A recent large multi-centre interdisciplinary US study (4) compared the effectiveness of “usual medical care” (prescription drugs, exercise plan, self care advice and physical therapies) and “usual chiropractic care” (spinal adjustments, physical therapies, exercise plan and self care education for a group of back pain patients with leg pain extending below the knee. The study utilised 2,870 patients, 51 chiropractic clinics (60 treating chiropractors), 14 medical clinics (111 treating medical doctors).
The patients’ pain levels were assessed using Visual Analogue Scale which showed a greater improvement in the patients receiving chiropractic care after 2 weeks of treatment. This improvement was also greater on all follow up assessments at 1, 3, 6 and 12 months. The chiropractic patients also showed a much greater improvement in the ability to perform daily activities when assessed using the Revised Oswestry Disability Questionnaire.
Some physicians who are unfamiliar with recent scientific literature may still have concerns about the safety of spinal adjustment in the presence of disc herniation. The safety of spinal adjustment when performed by a skilled practitioner is dealt with in a recent comprehensive review by Oliphant in Canada (5). All published medical experts in manipulation such as Bourdillon and Day (6), Lewit (7) and Maigne (8) agree with the chiropractic profession that skilled manipulation (adjustment) is safe and appropriate for the great majority of patients with lumbar disc herniation.
The relative safety of chiropractic adjustment therefore needs also to be compared to the risks of alternatives such as non-steroidal anti-inflammatory drugs (NSAIDs). A major new study published in the British Medical Journal led by Professor Paul Dieppe concludes that the real risks and harm from NSAIDs which are known to be extensive, are actually under represented in controlled studies.
List of research papers
- Weber H (1994) The Natural History of Disc Herniation and the Influence of Intervention, Spine 19:2234-2238
- Saal J (1996) Natural History and Non-operative Treatment of Lumbar Disc Herniation, Spine 21:2S-9S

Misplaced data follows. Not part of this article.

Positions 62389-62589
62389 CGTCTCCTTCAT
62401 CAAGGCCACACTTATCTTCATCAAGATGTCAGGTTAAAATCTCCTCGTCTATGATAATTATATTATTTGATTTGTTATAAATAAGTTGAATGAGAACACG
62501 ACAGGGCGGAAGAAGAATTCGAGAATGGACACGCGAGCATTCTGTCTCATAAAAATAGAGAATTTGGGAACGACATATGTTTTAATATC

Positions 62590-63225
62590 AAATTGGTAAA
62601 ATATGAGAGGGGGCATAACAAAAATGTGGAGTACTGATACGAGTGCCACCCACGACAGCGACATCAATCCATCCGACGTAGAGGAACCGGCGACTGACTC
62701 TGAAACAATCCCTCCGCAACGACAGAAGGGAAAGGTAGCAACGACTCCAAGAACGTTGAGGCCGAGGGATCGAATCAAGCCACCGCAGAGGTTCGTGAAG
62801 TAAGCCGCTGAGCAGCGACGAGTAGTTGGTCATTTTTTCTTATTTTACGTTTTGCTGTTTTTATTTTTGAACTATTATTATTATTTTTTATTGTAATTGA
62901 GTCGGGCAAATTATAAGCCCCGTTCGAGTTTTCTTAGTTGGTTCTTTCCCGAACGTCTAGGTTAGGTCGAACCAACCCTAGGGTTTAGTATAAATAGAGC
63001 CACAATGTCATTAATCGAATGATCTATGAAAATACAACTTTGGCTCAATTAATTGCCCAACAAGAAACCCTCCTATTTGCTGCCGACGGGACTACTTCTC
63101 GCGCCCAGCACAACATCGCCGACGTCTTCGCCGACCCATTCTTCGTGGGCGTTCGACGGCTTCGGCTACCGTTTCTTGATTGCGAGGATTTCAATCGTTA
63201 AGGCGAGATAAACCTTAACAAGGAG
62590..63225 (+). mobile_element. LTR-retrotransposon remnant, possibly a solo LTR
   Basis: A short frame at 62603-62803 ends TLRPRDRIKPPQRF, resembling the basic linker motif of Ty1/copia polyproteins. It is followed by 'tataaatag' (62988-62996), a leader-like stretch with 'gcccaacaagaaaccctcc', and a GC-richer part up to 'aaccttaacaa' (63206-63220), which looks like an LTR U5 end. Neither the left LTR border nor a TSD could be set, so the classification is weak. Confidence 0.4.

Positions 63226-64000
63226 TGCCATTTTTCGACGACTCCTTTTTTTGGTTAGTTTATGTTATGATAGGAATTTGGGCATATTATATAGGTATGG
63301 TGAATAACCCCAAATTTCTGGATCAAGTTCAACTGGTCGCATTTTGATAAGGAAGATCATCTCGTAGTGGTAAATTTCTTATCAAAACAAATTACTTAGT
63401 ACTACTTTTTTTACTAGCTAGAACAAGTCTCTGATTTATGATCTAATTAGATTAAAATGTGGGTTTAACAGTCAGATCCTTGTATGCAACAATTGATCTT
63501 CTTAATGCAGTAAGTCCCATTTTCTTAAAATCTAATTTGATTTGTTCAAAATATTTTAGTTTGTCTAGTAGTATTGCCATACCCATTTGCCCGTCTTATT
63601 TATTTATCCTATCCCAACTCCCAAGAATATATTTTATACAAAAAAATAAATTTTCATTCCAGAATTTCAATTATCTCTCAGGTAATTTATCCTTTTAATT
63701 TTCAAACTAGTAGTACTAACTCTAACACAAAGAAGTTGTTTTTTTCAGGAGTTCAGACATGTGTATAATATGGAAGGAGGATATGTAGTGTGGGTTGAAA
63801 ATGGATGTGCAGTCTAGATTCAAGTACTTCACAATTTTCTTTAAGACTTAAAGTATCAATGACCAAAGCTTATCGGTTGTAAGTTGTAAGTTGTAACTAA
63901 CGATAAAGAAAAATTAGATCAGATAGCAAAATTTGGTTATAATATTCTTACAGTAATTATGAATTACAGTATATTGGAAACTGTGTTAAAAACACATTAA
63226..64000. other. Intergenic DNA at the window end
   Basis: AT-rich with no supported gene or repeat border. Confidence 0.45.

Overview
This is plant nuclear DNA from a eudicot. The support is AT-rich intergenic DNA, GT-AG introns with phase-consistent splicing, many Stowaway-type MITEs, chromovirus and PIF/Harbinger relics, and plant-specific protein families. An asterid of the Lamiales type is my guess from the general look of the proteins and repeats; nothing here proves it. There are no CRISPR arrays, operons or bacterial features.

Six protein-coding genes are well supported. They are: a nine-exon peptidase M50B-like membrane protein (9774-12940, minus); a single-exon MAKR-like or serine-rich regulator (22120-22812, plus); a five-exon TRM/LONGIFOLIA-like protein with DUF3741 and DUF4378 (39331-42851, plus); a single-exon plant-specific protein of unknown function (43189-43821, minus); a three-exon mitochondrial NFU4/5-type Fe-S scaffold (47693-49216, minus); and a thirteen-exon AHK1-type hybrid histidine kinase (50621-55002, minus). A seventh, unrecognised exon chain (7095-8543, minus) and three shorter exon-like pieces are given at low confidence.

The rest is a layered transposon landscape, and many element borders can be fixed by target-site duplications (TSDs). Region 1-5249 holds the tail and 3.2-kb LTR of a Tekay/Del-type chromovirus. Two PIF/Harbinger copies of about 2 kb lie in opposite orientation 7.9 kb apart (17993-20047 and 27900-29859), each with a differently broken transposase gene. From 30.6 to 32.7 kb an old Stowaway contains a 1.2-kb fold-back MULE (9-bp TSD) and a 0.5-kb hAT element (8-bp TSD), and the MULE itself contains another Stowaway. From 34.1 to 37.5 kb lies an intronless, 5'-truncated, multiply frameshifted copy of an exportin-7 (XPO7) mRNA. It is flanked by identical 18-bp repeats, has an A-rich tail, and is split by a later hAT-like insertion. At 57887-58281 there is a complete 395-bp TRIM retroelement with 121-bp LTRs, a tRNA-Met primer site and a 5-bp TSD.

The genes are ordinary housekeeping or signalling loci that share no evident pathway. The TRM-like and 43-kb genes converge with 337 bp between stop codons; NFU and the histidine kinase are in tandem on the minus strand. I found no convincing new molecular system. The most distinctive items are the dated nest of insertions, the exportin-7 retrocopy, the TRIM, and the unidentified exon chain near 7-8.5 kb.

- Postacchini F (1996) Results of Surgery Compared with Conservative Management for Lumbar Disc Herniations, Spine 21:1383-1387
- Haas M, Goldberg B et al. (2004) a practice-Based Study of Patients with Acute and Chronic Low-Back Pain Attending Primary Care and Chiropractic Physicians: Two-week to 48 month follow up, J Manipulative Physiol Ther 27:160-169
- Oliphant D (2004)Safety of Spinal Manipulation in the Treatment of Lumbar Disk Herniations: A Systematic Review and Risk Assessment, J Manipulative Physiol Ther 27:197-210
- Bourdillion JF, Day EA (1987) Spinal Manipulation,4th edition, William Heineman Medical Books, London, 216-217
- Lewit K (1985) manipulative Therapy and Rehabilitation of the Locomotor system, Butterworths, London and Boston,178
- Maigne R (1972) Orthopaedic Medicine: A New Approach to Vertebral Manipulations transandedby Liberson WT, 300
Chiropractic Effective for Headache
There is now a clear anatomical basis for headache arising from dysfunction in the cervical spine (cervicogenic headache). This is direct connective tissue bridges between the dura and muscles and ligaments in the upper cervical spine (1), and clear random controlled trial evidence of the effectiveness of chiropractic management. (2) Multidiscipline expert panels in Canada (3) and the US (4) have reviewed the evidence. They specifically recommended cervical manipulation (adjustment) for many patients with head and neck pain. This would include patients with whiplash associated disorder from motor vehicle accidents.
List of research papers
- Hack GD, Koritzer RT et al (1995) Anatomic Relation Between the Rectus Capitus Posterior Minor Muscle and the Dura Mater, Spine 20(23):2484-2486
- McCrory DC, Penzien DB et al (2001) Evidence Report: Behavioural and Physical treatments for Tension-Type and Cervicogenic Headache, Des Moines, Iowa, Foundation for Chiropractic Education and Research. Product No. 2085
- Spitzer WO, Skovron MLet al (1995) Scientific Monograph of the Quebec Task Force on Whiplash-Associated Disorders: Redefining Whiplash and its Management, Spine 20:8S
- Coulter ID, Hurwitz EL et al (1996)The Appropriateness of Manipulation and Mobilisation of the Cervical Spine, RAND Santa Monica, California, document No. MR-781-CR